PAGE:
Recently discovered “Lojack” agents containing malicious command and control (C&C) servers point to the Russian cyber-espionage group Sofacy, according to NETSCOUT Arbor.
Previously known as Computrace, Lojack is a legitimate laptop recovery solution used by companies looking to protect assets should they be lost or stolen. It can be used to locate and lock devices remotely, as well as to delete files.
Lojack represents a great double-agent because it is usually considered legitimate software but also allows for remote code execution, NETSCOUT Arbor’s Security Engineering and Research Team (ASERT) points out. Moreover, the tool can survive hard drive replacements and operating system re-imaging.
Many of the anti-virus vendors in VirusTotal don’t flag the Lojack executable as malicious, but rather consider it as “not-a-virus” or “Risk Tool.” Additionally, with binary modification of the “small agent” considered trivial, it’s clear that attackers would consider the tool a viable target.
“With low AV detection, the attacker now has an executable hiding in plain sight, a double-agent. The attacker simply needs to stand up a rogue C&C server that simulates the Lojack communication protocols. Finally, Lojack’s ‘small agent’ allows for memory reads and writes which grant it remote backdoor functionality when coupled with a rogue C&C server,” ASERT notes.
The ASERT security researchers observed five Lojack agents that were pointing to four different suspected domains, three of which have been tied to Sofacy.
Also known as APT28, Fancy Bear, Pawn Storm, Sednit and Strontium, the threat actor is believed to have targeted the 2016 U.S. presidential election, as well as Ukraine and NATO countries. In fact, the group heavily targeted NATO in early 2017, including with zero-day exploits. The group was also observed shifting focus towards the Middle East and Central Asia last year.
In March 2018, a security researcher revealed that Sofacy attacks overlap with other state-sponsored operations, after the group’s Zerbrocy malware was found on machines compromised by Mosquito, a backdoor associated with the Turla threat actor.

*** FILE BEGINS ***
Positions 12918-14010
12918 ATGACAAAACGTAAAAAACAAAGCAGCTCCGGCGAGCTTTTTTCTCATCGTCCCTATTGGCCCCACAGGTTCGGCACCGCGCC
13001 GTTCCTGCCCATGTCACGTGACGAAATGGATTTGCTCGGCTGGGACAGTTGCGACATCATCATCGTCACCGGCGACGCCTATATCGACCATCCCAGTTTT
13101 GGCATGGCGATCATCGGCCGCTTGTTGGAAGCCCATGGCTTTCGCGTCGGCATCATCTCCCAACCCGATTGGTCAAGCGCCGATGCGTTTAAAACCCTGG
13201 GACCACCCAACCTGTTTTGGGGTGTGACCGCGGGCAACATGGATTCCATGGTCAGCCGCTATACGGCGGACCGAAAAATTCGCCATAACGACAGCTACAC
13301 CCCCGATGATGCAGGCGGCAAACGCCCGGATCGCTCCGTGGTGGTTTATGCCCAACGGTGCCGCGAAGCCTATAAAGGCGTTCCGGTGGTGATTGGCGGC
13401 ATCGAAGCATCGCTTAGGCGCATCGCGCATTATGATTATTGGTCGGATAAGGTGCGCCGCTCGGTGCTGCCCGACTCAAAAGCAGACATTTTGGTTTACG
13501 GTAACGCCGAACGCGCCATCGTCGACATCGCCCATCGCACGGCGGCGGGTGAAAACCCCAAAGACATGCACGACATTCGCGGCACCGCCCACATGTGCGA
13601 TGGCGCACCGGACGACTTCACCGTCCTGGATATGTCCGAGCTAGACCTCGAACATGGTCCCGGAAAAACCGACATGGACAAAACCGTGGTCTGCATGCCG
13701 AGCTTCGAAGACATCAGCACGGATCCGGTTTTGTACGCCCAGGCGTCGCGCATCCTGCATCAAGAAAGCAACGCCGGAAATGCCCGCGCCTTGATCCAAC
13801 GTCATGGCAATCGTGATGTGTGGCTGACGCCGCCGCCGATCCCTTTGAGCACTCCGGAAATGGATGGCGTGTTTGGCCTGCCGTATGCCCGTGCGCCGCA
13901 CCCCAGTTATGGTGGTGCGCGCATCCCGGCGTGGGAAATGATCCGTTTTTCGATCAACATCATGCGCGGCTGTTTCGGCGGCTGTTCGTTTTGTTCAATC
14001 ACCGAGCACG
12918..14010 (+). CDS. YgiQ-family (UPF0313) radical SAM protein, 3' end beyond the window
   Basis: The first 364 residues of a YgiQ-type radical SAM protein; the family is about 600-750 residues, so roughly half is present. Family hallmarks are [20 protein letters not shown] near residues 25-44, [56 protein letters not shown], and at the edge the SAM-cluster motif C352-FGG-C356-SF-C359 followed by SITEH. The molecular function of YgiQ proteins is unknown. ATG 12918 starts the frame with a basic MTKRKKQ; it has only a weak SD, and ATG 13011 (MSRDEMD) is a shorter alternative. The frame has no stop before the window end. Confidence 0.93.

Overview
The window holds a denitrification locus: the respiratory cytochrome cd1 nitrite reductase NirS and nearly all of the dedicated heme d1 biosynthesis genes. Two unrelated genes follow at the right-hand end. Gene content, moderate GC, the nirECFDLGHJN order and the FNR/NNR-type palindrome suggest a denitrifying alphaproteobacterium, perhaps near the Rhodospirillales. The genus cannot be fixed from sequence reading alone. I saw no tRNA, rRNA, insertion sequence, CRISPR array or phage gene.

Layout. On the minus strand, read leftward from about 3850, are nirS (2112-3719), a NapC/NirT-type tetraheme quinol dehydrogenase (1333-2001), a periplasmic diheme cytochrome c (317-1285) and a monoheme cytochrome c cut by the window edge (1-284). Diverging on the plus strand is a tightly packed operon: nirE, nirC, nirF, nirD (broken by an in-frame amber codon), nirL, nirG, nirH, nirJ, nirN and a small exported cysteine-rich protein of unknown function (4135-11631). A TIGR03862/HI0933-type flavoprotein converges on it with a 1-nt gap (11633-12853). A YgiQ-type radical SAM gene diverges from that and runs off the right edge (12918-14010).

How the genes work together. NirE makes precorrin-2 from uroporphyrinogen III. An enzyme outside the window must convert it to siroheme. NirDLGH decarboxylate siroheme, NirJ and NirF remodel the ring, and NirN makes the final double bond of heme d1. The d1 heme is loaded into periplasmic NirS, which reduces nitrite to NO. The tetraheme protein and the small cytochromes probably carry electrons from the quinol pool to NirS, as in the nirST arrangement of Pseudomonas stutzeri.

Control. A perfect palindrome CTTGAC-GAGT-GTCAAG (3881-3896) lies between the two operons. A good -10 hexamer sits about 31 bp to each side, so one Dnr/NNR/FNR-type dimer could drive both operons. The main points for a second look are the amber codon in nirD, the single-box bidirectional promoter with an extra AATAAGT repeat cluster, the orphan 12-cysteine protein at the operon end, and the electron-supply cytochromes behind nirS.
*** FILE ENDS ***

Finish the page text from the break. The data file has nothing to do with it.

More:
“ASERT assesses with moderate confidence that the rogue Lojack agents are attributed to Fancy Bear based on shared infrastructure with previous operations,” the security researchers say.
Only the presence of a rogue C&C makes the samples malicious, as attackers are merely hijacking the communication used by Lojack, the researchers say. Several of the domains extracted from the rogue agents trace back to Sofacy operations: elaxo[.]org, ikmtrust[.]com, and lxwo[.]org (tied to the group last year), and sysanalyticweb[.]com (spotted only recently).
Although the hijack of the software for malicious purposes is a publicly known tactic, similarities in the binary comparisons and infrastructure analysis increase the possibility that the same actor was behind them.
The domains are associated with the same Lojack agent utilizing the same compile time, contain nonsensical Registrant information (the same information found in multiple fields), a similar nonsensical word used in the Registrant Name field is also used for the Registrant Organization (the field is often skipped, but this actor regularly utilizes both fields).
“Hijacking legitimate software is a common enough tactic for malicious actors. What makes this activity so devious is the binaries hijacked being labeled as legitimate or simple ‘Risk Tool’, rather than malware. As a result, rogue Lojack samples fly under the radar and give attackers a stealthy backdoor into victim systems,” ASERT concludes.